Editor’s note: To commemorate Earth Day this month, we dug into our archive and found a 2016 interview with one of the most globally renowned figures in wildlife conservation and education, Sir David Attenborough. The British broadcaster, now 95, was honoured by the United Nations Environment Programme on 21 April with a ‘Champion of the Earth’ lifetime achievement award.
In the sightless silence of the sea, a nameless host is ablaze with light. Beneath the waves, luminous plankton burn like distant stars, hinting at hidden worlds. Transfixed in your living room, a familiar voice washes over you like the tide, and you begin to understand. Once again, Sir David Attenborough is showing you the light.
Since his first nature series, Zoo Quest, aired on the BBC in black-and-white in 1954, Attenborough has become the most influential and widely loved nature broadcaster in the world. Famous for his soft, lilting voice and boyish fascination with the wonders of wildlife, Attenborough – who celebrated his 90th birthday in May – continues to inspire generation after generation with breathtaking visions of the natural world. His latest film, Life That Glows, is a haunting glimpse into the twilight worlds of plants, insects and animals that burn with their own bioluminescent light.
But as the Earth’s population swells to breaking point and climate change continues at a pace almost unchallenged by the international community, finding light in the midst of darkness is not always so easy for the man who has become the unofficial face of the struggle to, quite literally, save the world.
When asked how he manages to remain positive in the face of global catastrophe, his normally animated features grow still.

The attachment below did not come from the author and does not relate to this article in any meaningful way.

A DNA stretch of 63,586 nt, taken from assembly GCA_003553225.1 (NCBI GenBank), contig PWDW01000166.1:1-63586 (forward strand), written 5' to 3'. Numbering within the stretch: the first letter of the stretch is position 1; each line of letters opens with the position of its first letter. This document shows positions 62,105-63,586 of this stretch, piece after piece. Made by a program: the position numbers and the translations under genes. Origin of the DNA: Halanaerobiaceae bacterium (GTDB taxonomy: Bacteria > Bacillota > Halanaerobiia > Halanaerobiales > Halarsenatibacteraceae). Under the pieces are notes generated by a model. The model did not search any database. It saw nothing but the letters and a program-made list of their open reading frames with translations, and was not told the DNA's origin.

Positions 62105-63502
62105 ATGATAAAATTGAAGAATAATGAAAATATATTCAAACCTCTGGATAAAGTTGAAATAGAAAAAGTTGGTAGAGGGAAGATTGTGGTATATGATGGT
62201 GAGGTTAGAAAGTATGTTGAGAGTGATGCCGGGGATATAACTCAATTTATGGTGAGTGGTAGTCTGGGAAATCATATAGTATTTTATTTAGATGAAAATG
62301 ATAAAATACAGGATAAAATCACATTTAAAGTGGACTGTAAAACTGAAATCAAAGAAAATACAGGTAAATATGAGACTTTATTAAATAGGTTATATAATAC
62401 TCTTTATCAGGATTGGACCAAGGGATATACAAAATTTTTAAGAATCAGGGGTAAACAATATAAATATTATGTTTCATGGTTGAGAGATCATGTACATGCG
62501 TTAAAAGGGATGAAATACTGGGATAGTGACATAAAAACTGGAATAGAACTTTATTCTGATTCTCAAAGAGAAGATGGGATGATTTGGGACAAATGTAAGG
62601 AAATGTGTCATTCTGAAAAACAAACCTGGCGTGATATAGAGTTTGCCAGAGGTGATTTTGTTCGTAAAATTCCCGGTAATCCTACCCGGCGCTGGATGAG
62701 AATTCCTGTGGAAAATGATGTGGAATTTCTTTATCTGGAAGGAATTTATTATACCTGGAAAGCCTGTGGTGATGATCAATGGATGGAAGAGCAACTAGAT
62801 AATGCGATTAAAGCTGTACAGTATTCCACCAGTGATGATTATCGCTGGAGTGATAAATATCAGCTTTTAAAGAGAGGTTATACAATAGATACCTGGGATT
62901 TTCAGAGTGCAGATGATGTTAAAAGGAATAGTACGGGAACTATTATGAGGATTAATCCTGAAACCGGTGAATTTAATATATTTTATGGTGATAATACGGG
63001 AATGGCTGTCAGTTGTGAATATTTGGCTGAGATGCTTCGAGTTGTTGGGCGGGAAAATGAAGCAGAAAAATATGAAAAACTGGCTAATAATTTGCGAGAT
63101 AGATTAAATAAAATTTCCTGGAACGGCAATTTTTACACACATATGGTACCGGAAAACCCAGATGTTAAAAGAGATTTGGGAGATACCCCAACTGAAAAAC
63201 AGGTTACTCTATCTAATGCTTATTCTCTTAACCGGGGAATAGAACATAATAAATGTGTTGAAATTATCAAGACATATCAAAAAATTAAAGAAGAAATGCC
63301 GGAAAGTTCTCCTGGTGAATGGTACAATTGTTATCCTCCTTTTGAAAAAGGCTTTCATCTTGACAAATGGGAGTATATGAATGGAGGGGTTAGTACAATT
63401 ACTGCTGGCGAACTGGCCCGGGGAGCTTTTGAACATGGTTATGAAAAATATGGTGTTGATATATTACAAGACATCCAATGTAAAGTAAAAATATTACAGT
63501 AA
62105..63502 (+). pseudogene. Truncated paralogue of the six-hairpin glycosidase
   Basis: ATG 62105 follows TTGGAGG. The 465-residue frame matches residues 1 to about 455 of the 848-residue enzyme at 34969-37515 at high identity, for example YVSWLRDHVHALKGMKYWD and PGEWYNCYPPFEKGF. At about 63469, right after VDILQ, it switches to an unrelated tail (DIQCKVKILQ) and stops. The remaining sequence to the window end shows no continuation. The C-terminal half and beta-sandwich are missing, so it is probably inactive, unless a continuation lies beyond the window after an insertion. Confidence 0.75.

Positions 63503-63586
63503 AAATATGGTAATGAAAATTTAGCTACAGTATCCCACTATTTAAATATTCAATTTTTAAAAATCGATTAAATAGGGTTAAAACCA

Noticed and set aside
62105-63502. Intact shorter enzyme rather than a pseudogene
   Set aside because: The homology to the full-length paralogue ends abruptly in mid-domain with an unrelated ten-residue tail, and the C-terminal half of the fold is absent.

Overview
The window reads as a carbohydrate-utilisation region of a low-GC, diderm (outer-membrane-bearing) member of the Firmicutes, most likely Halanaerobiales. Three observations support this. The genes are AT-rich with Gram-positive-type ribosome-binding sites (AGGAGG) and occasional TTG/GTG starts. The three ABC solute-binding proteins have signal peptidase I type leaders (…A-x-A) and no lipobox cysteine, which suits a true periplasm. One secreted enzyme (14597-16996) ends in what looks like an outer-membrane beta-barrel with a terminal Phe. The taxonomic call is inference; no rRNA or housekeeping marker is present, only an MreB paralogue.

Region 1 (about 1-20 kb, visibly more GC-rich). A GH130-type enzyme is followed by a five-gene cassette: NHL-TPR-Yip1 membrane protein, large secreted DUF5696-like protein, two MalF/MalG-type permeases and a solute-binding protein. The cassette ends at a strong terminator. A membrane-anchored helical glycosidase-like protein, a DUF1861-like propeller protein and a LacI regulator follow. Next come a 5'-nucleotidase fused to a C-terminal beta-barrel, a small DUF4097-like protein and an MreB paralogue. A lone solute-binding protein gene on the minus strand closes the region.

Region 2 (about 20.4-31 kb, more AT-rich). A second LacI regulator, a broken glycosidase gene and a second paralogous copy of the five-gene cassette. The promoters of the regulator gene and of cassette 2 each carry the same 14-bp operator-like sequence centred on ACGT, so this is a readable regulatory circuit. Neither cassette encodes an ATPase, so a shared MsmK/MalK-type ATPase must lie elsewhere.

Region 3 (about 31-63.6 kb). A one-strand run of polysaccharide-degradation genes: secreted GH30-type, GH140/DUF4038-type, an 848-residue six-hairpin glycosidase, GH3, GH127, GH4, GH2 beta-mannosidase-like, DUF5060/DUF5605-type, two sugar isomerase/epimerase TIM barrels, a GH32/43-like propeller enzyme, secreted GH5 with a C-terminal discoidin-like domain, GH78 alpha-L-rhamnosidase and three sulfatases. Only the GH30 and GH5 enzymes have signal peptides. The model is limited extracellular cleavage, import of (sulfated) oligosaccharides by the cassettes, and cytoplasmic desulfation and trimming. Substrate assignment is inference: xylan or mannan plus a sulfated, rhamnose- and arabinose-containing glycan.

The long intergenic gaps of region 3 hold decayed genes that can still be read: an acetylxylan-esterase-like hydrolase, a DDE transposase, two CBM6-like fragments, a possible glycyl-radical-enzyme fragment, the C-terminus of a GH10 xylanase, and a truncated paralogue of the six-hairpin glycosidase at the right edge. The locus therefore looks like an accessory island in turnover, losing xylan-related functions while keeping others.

“It’s difficult,” he says. “Not enough is being done, or can be done. There were steps made during [the 2015 UN Climate Change Conference in Paris], but enough to have a real effect? That is uncertain.”
A climate for change
Perhaps unsurprisingly for a man who never lost the childlike wonder of his early years, his faith is placed solely with those destined – or doomed – to inherit the Earth.
“It’s the next generation where I see hope,” he says. “Children right now, they are being exposed to the dangers of climate change and they are not overawed. They will have grown up with this and understand it’s a global issue that needs to be challenged head-on.”
With extreme weather conditions predicted to increase as climate change worsens, the consequences of inaction have become only too clear. Last year, as illegal slash-and-burn tactics employed by farmers in the palm oil and paper industries left Indonesia’s forests ablaze, emitting a toxic haze that smothered large swathes of Southeast Asia, horrified scientists estimated that the inferno could surpass the devastating 1997 fires that released as much as 2.57 gigatonnes of carbon emissions into the atmosphere – the equivalent of 40% of the world’s fossil fuel emissions each year.
Watching the blaze from on high, Attenborough did not hold back from pointing out the role of his own nation, the UK, in contributing to the devastation.
“You fly over Indonesian rainforests, burning and clearing for the production of palm oil and hear so many tuts and ‘isn’t that just awful’,” he says. “But we’re to be held accountable. Palm oil is in so many of the products we eat in Britain – we can’t do without it.
“It’s easy enough to say ‘ya-boo’ to the Indonesians, but we’re buying into it; it’s down to us.”
Saving the planet
Like much of the developing world, Southeast Asia is one of the regions where the effects of climate change will hit hardest. Struggling to match the economic growth of the developed world – historically responsible for an estimated two-thirds of the planet’s carbon emissions – Southeast Asian nations are in danger of finding themselves footing the bill for the excesses of their competitors. For Attenborough, though, this challenge may present an opportunity to lead the way in solving the problem of climate change.